An investigation into same-day surgery centers uncovered deadly risks for patients; Uber is launching a medical ride sharing service; the immortality market is attracting cash as well as plenty of skeptics.
More than 260 patients have died since 2013 after 1-day procedures at surgery centers, according to an investigation by Kaiser Health News and the USA TODAY Network. Some died after routine operations, such as colonoscopies and tonsillectomies, while others died after more risky surgeries, like those performed on or near the spine. The investigation examined autopsy records, legal filings and more than 12,000 state and Medicare inspection records, and reporters interviewed dozens of doctors, health policy experts and patients.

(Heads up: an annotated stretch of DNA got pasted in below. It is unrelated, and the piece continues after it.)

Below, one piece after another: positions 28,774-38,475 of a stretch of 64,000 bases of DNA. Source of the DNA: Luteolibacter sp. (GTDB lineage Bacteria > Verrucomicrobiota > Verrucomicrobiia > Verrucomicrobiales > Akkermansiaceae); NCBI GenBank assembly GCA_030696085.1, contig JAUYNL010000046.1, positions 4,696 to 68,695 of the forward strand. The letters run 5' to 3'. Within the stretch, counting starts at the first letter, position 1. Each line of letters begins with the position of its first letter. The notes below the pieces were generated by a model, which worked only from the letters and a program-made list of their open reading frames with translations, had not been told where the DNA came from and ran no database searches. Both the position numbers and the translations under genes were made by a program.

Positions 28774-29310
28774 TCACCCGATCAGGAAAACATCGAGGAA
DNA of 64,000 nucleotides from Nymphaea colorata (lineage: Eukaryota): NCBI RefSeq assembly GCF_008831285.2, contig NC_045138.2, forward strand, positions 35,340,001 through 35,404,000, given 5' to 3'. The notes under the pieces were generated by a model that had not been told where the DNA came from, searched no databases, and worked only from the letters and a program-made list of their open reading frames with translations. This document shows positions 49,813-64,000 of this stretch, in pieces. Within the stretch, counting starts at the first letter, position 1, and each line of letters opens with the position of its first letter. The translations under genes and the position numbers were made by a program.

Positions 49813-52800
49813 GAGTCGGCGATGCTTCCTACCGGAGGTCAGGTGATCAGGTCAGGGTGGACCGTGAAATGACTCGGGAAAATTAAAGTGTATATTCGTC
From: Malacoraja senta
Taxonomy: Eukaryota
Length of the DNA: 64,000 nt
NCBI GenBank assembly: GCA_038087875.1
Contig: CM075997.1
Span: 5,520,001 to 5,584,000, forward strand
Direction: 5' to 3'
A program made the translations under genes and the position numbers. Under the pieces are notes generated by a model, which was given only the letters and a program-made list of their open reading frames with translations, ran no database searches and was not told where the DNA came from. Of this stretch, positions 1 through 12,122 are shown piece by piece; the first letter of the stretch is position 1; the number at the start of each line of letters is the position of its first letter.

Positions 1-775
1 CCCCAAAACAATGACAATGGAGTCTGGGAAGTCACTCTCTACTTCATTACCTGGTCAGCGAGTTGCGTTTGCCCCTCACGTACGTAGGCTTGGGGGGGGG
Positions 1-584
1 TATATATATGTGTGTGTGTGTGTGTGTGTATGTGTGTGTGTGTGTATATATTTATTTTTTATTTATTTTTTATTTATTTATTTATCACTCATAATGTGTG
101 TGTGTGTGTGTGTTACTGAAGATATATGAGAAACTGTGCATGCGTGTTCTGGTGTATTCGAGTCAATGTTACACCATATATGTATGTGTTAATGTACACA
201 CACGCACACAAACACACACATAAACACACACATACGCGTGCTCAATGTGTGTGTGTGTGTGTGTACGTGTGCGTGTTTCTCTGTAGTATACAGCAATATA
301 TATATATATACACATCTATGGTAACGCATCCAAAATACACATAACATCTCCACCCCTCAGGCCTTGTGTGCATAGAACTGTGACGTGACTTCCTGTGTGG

Uber is launching Uber Health, which will allow healthcare providers to schedule rides for patients, the Washington Post reported. No smartphone is necessary. It’s unclear if the service will work to help patients get to their appointments; a study published last month found that a service offering free Lyft rides in Philadelphia didn't decrease the number of missed appointments, compared to a group of people not offered the service. Transfusions of “young blood” into aging people possibly willing to pay big money for it in the hopes of living longer is the latest in a line of business opportunities aimed at the dubious immortality market, according to Stat News. Among the players are a Florida physician, Google’s parent company, a startup called Celularity, and a company called Elysium Health.